bling of the College when the opMi
tion's charge of fraud was established,
Although ICspernon, a prominent gov
ernment leader, was defeated. The
Church parly is looming up. i Moderate
men refraiu from action, and the result
will be that either the Church or the
lower strata will come into power.
Liberals accuse Diaz of leaning toward
the Church party. A counter revolution
is certain. It is possible that Diaz may
prevent disintegration and the ruin of
his party by remaining in the capital.
The Vox de Mexico, the organ of the
Catholic party, denounces strongly the
outrages recently committed on Protes
tants in different sections. The Dlazlsts
rejoice because the United States have
received the first instalment of the
money awarded by the mixed commis
sion. Mrs. Rolland.
The following Is a pen picture of Mrs.
llalph Holland, wife of the Chainbers
burg Bank robler, who is ngain in Jail
at Chamberslmrg : To the casual ol
Bervcr she makes a favorable impres
sion. She Is of good size and figure,
light auburn hair, eyes a light hazel, al
most yellow, (feliucly), melting Intelli
gent with a slight east in one of them,
well-formed face, clear complexion, lov
ing mouth, nose slightly sharpened and
slightly turned up. In all she looks os
one who is likely to be true under all
circumstances and possessed of strong
womanly instincts.
The Northampton, Mass., Bank Treasure.
The securities are not recovered, nor
is their hiding place known. It is be
lieved that ouily $ 30,000 iu government
bonds has been divided among the
cracksmen with the money, so that the
bulk of the $720,000 taken is still intact.
The three prisoners undoubtedly have
had control of the treasure, and can
easily produce It. Unless they do, sen
tence amounting to life imprisonment
hangs over them, and it is confidently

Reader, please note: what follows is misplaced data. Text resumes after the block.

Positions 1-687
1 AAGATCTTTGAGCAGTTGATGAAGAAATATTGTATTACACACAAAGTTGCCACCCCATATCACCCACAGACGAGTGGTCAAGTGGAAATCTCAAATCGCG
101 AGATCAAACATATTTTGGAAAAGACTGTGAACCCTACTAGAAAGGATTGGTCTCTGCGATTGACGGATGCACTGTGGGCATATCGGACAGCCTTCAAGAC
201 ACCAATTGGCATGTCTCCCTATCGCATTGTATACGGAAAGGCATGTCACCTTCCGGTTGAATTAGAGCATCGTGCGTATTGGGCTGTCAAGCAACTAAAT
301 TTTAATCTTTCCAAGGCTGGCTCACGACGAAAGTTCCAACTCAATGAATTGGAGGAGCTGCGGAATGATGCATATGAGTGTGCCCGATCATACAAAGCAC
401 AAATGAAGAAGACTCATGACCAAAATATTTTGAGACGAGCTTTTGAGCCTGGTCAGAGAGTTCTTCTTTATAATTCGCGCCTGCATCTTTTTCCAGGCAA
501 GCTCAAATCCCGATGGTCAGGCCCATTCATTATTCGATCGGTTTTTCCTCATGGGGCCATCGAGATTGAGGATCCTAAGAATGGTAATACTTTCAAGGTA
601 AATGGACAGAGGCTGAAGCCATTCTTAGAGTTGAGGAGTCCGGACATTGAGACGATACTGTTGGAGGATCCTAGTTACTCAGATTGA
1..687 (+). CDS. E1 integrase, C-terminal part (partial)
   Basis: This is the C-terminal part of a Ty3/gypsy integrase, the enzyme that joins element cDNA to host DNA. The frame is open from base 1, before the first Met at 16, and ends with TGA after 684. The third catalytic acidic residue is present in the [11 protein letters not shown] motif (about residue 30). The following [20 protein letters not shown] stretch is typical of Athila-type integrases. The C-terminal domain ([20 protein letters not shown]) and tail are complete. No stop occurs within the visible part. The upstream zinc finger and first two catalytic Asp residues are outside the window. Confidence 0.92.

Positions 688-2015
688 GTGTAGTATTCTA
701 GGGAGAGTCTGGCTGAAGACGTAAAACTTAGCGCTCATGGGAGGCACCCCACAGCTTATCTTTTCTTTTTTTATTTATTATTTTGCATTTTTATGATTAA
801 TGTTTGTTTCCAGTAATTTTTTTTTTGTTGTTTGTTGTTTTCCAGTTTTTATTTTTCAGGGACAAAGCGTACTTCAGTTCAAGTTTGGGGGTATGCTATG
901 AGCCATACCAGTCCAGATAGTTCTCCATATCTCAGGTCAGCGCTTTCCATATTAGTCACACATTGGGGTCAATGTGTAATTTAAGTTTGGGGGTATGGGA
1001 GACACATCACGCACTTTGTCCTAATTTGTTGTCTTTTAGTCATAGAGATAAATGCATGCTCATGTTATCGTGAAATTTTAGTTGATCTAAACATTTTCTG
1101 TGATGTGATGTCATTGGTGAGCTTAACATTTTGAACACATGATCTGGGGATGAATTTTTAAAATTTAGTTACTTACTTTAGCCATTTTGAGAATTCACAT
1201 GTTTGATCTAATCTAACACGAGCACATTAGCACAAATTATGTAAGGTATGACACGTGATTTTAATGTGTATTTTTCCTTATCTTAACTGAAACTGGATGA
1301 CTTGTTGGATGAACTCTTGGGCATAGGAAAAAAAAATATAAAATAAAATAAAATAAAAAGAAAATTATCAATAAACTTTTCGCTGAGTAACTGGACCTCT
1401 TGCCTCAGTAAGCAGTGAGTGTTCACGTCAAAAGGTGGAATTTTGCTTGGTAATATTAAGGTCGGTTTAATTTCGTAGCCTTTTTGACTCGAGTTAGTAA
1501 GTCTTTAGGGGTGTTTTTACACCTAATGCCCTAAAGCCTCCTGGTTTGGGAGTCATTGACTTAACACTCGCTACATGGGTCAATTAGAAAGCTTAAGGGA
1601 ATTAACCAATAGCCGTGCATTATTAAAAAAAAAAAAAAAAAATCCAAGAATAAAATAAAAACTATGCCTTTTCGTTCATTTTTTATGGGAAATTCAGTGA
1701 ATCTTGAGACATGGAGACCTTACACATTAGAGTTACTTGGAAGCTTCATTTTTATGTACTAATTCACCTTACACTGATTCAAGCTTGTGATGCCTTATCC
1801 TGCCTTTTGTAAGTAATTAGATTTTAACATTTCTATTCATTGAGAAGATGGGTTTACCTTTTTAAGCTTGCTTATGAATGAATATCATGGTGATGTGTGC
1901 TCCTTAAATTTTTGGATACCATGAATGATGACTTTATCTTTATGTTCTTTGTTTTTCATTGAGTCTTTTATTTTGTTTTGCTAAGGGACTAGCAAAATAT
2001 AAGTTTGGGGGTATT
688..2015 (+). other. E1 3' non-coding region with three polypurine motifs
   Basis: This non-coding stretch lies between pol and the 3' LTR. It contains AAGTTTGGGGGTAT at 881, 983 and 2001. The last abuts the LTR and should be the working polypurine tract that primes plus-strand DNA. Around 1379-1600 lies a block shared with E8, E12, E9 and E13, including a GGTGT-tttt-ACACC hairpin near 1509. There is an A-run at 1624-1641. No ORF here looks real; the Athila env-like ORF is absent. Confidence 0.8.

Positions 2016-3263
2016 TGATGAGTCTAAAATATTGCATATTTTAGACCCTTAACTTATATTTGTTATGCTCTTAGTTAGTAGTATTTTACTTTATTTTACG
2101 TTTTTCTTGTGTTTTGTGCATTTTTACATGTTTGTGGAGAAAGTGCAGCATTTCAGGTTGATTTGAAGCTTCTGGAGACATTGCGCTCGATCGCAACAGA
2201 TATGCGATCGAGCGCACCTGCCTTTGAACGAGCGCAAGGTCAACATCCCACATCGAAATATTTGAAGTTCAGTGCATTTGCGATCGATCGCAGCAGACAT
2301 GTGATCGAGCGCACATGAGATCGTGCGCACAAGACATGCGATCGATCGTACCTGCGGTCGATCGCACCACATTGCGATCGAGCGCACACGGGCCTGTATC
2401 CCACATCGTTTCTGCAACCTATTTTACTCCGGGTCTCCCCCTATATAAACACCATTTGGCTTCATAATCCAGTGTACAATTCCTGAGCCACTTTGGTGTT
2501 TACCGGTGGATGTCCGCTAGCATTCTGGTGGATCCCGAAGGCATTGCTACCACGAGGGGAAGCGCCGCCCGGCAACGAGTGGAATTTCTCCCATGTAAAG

believed that the hope of the promise of
a shortened term, say 10 or 15 years will
secure its return.
Five Thousand Dollars for a Wife.
William Smith, aged 70, who lived
near Liberty, Ind., became widowed
some years ago, and had since lived in
entire seclusion, was deaf demented. A
few weeks ago he offered $5,000 to any
one who would furnish him a wife. The
announcement created merriment at the
time, but nothing further was thought
of it till it was announced that the old
man was married to Miss Phoebe Johns,
a highly-respected young lady, aged 17.
The old man'sotfer had been taken iu
hand by Powell Blade, with whose fami
ly the young woman lived, and Slade
received the $5,000, $2,000 of which was
paid to the girl's father, the girl herself
receiving as an inducement a deed from
the old man for his farm of 200 acres of
very valuable land.
An Invalid Lady Bound by Her Servants.
An invalid woman who lived witli a
servant at Great Falls, N. H., has for
some time been a victim of systematic
robbery by this servant and three oth
ers. The robbery went on night after
night, until almost all the valuables had
been carried oif. She discovered it at
last, and attempted to give the alarm,
but the villains confined her for two
duj'B, until the police accidentally Bur
prised and arrested them as they were
taking up the carpets.
A Grave Yard Mistake.
There were rumors at Klsing Sun,
Ind., of an attempted " resurrection" by
body snatchcrs of a child's body recent
ly buried, and the mayor of the town
.detailed a party of men to watch the
graveyard the other night. A relation
of the child also detailed two men for
the same purpose, without knowledge of
the mayor's movements. The two parties
met at the cemetery and began shooting
at each other with shotguns and revol
ver, wounding one of each party.
Texas Colonists Doing Well. ,
The party that recently left Williams
port for the State of Texas seem to have
got into a good locality, as the following
extract of a letter from Mr. Bostian ap
pears to indicate :
A word about our party and I shall
close for this time. They are all good
men ; one is a plasterer, and got work at
Houston at$per day; the others all
came down to this (Eagle) station, and
they had bo many offers since we arrived
that they don't know which to accept.
Offers like the following are abundant:
1st The land owners oiler land at a very
low figureandagree to furnish them with
horses, farming implements, seed and
provisions: 2nd, land at any price and
on any kind of terms : 8rd, $20 a month
gold, and board. At this writing nearly